It has long been a staple of Traditional Chinese Medicine (TCM) under the name houpu. The “hou” part means thick, while the “pu” means portion [of the plant].
In that culture, it’s touted for helping anxiety, depression, asthma, headaches, and other ailments. They consume the bark extract through a tincture or by drinking a tea made from it.
Although it’s native to the Sichuan region of China, magnolia trees are found throughout East and Southeast Asia. That’s why it’s popular in Japanese herbal medicine too, under the name kōboku. The Koreans also use it.
Despite having a rich history throughout Asia dating back many centuries, this species — Magnolia officinalis — has limited scientific research on it. However, that’s starting to change.
While there are no human clinical trials to date, in vitro (lab) and animal studies suggest real potential for magnolia bark benefits. That’s the English name it’s best known under.
While there are some 250 compounds in the bark, flowers, and leaves, it is magnolol and honokiol which have gotten the most attention.
This lignan, which is found in its bark and seed cones, has over 200 pieces of peer-reviewed medical literature on it in the PubMed database.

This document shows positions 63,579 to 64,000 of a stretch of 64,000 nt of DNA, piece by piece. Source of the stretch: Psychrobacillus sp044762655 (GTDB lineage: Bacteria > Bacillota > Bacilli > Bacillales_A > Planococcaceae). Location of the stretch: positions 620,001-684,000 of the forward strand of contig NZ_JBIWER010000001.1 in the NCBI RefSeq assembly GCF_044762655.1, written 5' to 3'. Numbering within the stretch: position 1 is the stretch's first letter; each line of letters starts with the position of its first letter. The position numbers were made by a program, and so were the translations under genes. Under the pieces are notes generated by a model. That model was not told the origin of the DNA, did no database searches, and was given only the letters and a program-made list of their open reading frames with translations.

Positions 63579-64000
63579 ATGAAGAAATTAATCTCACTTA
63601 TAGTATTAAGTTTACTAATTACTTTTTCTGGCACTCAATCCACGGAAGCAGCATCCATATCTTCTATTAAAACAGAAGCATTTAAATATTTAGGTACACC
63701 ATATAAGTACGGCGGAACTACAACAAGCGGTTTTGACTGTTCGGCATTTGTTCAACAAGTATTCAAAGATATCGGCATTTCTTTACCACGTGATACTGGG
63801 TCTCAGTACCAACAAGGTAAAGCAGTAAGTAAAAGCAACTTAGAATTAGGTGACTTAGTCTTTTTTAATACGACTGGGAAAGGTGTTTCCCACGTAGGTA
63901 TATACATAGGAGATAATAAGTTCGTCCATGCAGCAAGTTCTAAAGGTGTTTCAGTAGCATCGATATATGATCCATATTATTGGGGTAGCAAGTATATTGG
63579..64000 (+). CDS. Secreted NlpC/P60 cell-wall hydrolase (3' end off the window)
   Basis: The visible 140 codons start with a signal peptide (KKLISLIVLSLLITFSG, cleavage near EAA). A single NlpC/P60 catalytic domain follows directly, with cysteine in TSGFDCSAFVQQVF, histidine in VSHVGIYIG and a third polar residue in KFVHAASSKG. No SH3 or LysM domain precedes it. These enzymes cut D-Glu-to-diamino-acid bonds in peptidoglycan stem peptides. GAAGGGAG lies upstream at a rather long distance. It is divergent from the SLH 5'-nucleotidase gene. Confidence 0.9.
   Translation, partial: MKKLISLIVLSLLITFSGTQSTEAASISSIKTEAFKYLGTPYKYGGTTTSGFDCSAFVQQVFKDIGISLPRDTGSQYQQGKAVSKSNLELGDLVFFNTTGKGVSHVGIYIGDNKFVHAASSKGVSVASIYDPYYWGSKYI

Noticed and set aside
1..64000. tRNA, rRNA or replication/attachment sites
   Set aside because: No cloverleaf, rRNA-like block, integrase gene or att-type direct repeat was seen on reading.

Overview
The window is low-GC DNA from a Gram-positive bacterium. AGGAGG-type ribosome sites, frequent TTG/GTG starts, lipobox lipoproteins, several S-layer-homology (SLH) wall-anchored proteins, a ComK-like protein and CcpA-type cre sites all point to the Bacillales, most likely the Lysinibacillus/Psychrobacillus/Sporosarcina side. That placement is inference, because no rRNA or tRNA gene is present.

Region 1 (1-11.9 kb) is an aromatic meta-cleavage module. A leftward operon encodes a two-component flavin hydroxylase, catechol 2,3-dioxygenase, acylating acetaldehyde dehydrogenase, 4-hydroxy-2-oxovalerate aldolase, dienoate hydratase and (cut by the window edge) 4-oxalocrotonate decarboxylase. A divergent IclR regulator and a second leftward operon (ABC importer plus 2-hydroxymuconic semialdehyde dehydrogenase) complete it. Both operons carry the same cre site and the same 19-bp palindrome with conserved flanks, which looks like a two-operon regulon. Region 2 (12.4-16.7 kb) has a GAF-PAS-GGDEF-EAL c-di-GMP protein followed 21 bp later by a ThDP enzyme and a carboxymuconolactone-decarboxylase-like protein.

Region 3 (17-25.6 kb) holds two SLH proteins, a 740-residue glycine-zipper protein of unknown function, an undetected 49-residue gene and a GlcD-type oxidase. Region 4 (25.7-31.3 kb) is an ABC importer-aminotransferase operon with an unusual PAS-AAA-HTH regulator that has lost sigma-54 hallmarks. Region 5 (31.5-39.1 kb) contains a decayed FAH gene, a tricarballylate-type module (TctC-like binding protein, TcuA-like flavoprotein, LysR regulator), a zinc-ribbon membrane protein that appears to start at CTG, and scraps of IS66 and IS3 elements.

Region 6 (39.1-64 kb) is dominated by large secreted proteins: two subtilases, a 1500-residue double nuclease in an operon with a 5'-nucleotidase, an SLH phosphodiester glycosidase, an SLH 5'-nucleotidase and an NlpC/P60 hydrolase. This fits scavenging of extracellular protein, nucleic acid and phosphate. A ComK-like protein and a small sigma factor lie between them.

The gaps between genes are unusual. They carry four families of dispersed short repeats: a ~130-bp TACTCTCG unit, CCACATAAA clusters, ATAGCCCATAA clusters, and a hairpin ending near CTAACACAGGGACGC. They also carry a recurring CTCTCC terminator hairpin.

Much in recent years has been on cancer research related to honokiol. However, our focus here is on honokiol and magnolol for insomnia and stress, which it might help naturally. (1)
To be clear, the following benefits are not proven in humans, but are suggested based on research.
Health benefits of magnolia bark
1. Increases GABA activity
Gamma-aminobutyric acid — more commonly known as GABA — plays a role in anxiety disorders.
It helps to counterbalance the excitatory neurotransmitter, glutamate. Too much activity of glutamate correlates with higher anxiety. (2)
Benzodiazepines, like Valium and Xanax, are believed to produce most — if not all — of their effect by boosting GABA activity in the brain.
Ambien is not a benzo, it’s considered a sedative/hypnotic medication. Yet, it still works through the same pathway; GABA activation. (3)